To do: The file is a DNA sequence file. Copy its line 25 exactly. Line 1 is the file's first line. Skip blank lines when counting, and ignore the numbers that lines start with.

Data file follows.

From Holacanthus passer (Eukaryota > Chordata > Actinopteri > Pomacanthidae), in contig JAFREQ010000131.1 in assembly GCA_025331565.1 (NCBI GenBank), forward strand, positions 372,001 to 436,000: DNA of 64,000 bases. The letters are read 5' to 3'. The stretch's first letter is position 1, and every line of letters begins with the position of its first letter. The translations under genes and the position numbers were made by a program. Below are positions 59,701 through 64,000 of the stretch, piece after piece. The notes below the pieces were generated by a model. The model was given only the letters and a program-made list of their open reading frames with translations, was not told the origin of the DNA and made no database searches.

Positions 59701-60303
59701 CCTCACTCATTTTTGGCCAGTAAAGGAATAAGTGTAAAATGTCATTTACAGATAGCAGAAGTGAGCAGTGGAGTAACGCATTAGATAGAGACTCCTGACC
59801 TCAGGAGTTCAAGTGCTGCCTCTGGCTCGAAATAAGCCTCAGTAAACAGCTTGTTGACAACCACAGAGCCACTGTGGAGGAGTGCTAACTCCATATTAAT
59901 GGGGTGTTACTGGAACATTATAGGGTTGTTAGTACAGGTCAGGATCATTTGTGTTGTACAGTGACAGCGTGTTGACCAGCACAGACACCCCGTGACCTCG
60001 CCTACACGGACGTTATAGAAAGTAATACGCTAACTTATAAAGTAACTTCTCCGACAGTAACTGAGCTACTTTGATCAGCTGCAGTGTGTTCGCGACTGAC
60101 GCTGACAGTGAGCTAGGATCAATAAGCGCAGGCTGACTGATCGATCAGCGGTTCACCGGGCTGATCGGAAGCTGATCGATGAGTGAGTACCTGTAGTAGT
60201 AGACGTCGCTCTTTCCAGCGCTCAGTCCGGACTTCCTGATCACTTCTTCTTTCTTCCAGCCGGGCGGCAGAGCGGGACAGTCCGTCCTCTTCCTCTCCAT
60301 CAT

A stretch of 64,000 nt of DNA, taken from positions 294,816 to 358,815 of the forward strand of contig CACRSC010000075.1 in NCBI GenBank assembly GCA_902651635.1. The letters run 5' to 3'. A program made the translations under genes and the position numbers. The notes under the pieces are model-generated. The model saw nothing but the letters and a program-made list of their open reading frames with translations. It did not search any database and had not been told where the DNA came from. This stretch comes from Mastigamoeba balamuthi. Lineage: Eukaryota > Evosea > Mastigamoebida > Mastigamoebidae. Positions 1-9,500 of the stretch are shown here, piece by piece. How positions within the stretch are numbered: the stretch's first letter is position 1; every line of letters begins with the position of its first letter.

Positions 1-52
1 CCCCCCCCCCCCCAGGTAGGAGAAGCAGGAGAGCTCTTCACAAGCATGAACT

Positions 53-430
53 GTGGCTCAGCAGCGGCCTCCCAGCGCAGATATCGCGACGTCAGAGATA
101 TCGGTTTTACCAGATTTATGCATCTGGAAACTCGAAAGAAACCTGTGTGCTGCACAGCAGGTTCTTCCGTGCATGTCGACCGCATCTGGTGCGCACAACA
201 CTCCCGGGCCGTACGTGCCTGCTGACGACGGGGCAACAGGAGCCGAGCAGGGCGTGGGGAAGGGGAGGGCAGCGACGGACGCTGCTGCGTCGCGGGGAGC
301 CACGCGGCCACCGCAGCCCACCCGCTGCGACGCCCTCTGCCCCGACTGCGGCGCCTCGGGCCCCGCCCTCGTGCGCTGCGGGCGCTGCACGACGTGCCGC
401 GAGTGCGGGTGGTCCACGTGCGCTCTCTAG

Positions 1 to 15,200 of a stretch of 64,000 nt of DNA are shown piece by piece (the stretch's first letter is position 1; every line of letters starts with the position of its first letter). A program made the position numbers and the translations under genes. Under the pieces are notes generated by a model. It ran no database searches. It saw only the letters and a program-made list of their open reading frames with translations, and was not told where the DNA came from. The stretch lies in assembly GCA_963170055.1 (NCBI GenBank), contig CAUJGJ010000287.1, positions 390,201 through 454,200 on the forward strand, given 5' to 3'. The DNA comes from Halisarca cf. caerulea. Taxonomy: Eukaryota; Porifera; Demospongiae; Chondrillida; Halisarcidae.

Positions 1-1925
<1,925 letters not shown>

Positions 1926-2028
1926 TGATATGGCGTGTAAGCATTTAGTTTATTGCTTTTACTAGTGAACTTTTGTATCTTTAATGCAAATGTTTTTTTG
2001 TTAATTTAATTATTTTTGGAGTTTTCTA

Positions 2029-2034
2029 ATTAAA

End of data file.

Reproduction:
Positions 2029-2034